So you have a network, now what?

I can’t remember when I was first told how important networking is for professional development. “It’s not what you know, but who you know…” was presented as a statement of fact. Just something we learn fairly early in our careers. We are advised to go to ‘networking events’ and gather new contacts. We are encouraged to keep in touch with people we meet and invite them to future activities. So yes, I have built a network and established a connection with lots of great people. Some of those connections have led me to great new jobs, or have helped me with my work.

But what do you do once you have built your network? How do you maintain and nurture it? And how do you ensure that your network remains engaged and supportive of you and your ventures?

You are probably already reaching out to your network contacts on a semi-regular basis. A quick catch-up here, coffee meeting there, lunch or dinner along the way, annual holiday cards etc. If you use Linked-in or other social networking tools you might even be keeping members of your network up to date with judicious status updates, changes to your profile and the sharing of great content and helpful information (and if you are not yet doing this – you should absolutely start).

But have you given any thought to how you create opportunities for members of your network to learn from each other?

At its heart, I believe a network is about collaboration and exchange. The people you meet and get to know should benefit not only from their connection to you but also their connection to each other via you. Think about that last point for a minute. It’s not just about how you can benefit from knowing the members of your network, or even about what you can offer to them in return for their support. For a truly valuable network to evolve and sustain you in your professional growth, you must create opportunities for members of the network to grow and gain from each other. Less of a ‘hub and spoke’ with you at the centre. More of an intricate spider’s web, with each connection enhancing the strength of the whole.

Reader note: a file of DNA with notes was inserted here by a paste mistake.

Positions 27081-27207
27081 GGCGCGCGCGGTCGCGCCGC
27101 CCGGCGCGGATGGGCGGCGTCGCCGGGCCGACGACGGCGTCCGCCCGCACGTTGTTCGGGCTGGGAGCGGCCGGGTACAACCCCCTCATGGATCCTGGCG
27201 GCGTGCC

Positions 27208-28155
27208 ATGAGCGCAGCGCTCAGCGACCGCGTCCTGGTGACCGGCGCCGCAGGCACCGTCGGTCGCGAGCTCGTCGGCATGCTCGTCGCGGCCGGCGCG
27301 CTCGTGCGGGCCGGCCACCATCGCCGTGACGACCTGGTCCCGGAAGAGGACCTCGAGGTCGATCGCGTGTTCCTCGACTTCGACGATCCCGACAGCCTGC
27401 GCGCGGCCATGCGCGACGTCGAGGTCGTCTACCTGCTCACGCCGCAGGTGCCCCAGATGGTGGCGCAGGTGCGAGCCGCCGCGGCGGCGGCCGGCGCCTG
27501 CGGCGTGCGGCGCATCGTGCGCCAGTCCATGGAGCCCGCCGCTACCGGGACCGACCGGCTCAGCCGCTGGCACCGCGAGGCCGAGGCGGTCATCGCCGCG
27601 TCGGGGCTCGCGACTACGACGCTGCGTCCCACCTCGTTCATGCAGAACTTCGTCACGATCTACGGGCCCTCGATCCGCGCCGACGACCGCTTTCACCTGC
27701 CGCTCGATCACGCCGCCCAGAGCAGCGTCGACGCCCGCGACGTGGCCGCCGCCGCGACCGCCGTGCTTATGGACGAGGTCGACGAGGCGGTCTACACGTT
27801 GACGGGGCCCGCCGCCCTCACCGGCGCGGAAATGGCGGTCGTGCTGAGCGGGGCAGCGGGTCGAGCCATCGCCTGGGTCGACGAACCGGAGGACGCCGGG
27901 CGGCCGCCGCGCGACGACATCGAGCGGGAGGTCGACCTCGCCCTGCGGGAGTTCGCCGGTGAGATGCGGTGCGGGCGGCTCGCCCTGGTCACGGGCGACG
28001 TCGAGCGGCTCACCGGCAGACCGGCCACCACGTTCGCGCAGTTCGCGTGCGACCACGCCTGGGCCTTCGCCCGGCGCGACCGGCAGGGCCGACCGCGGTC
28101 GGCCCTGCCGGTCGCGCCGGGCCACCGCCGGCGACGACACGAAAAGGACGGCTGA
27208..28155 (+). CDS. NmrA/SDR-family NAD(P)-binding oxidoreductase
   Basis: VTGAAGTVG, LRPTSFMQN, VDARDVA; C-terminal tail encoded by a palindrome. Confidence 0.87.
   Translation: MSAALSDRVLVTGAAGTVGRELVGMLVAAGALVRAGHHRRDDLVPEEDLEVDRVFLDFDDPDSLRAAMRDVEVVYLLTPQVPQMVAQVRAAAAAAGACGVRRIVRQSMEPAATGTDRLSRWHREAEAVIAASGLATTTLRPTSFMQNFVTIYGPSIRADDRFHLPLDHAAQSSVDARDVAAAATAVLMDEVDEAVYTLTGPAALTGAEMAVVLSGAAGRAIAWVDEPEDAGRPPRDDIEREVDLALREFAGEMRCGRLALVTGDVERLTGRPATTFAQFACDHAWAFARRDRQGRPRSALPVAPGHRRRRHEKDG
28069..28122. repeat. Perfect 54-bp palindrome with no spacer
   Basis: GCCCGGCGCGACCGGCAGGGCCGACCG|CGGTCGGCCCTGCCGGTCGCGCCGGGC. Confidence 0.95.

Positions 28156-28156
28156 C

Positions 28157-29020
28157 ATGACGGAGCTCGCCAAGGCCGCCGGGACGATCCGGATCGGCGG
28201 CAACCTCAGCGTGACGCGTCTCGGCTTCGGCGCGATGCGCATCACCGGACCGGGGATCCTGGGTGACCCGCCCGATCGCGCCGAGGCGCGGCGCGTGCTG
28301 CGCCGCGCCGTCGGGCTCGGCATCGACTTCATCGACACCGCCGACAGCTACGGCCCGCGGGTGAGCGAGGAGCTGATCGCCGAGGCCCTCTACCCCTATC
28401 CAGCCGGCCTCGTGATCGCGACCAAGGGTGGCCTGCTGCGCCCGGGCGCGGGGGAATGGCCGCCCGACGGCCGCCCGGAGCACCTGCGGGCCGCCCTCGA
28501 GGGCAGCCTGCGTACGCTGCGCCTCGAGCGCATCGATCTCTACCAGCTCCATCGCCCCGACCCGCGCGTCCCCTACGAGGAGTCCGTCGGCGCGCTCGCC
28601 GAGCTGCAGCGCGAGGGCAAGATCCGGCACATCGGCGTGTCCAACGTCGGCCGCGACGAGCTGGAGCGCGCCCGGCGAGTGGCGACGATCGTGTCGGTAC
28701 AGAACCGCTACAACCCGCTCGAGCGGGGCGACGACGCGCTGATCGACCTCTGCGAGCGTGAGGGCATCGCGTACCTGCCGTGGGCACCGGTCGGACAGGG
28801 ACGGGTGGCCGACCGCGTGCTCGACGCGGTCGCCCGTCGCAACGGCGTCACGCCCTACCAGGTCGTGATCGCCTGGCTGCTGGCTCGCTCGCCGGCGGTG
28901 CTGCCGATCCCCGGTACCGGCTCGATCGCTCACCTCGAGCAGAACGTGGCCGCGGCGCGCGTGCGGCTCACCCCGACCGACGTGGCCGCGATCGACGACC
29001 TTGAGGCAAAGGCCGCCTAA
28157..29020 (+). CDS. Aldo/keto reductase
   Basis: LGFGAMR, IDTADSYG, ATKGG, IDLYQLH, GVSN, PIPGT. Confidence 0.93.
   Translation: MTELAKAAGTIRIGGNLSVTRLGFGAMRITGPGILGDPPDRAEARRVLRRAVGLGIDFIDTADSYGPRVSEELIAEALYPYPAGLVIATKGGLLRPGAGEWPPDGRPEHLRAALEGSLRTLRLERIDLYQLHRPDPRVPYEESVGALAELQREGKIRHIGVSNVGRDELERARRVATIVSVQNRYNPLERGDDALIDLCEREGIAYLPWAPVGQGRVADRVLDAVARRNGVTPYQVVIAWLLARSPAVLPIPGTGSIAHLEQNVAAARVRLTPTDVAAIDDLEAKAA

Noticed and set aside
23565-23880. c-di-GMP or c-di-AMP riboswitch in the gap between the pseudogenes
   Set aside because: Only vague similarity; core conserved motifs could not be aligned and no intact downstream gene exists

Create a table full of inspiration
One way you can take your network to a new level of engagement and interaction is to set up a meeting of minds between 8-10 members of your network who may not have previously met.

The composition of the group is important. What would each person stand to gain from meeting the others? In one recent example I hosted a group of entrepreneurial friends who were each at different stages in their business journey. In another, it was a group of business developers from different industries. Be creative about the intersections that might work.

Select each person carefully for chemistry and fit. The goal is that they should each gain a new connection and enjoy meeting each other. No one should dominate the gathering for their own agenda. Select people who will understand the give and take of such a meeting.
Break the ice by introducing each person to the others in the group and the links that you thought might bring them together. Before the gathering is done, encourage people to exchange business cards and set up follow-up meetings.

The people I have done this with have gone on to collaborate on some amazing new projects together. Several have continued the connection long after that first introduction, and they recall that I played a part in helping them find each other. It is at once a selfless and strategic way to develop the staying power of your network connections.

Let me know what you think. Have you tried this? Have you ever been part of a network ‘sub-group’? Is there enough diversity in your network that many members do not yet know each other (increasing the diversity of your network might well be a post for another day!)
[fancy_box]Guest post courtesy of Executive Roundtable Member, Gabriella O’Rourke. Gaby is Director of Business Development at WeirFoulds LLP and is a consummate networker and connector.[/fancy_box]

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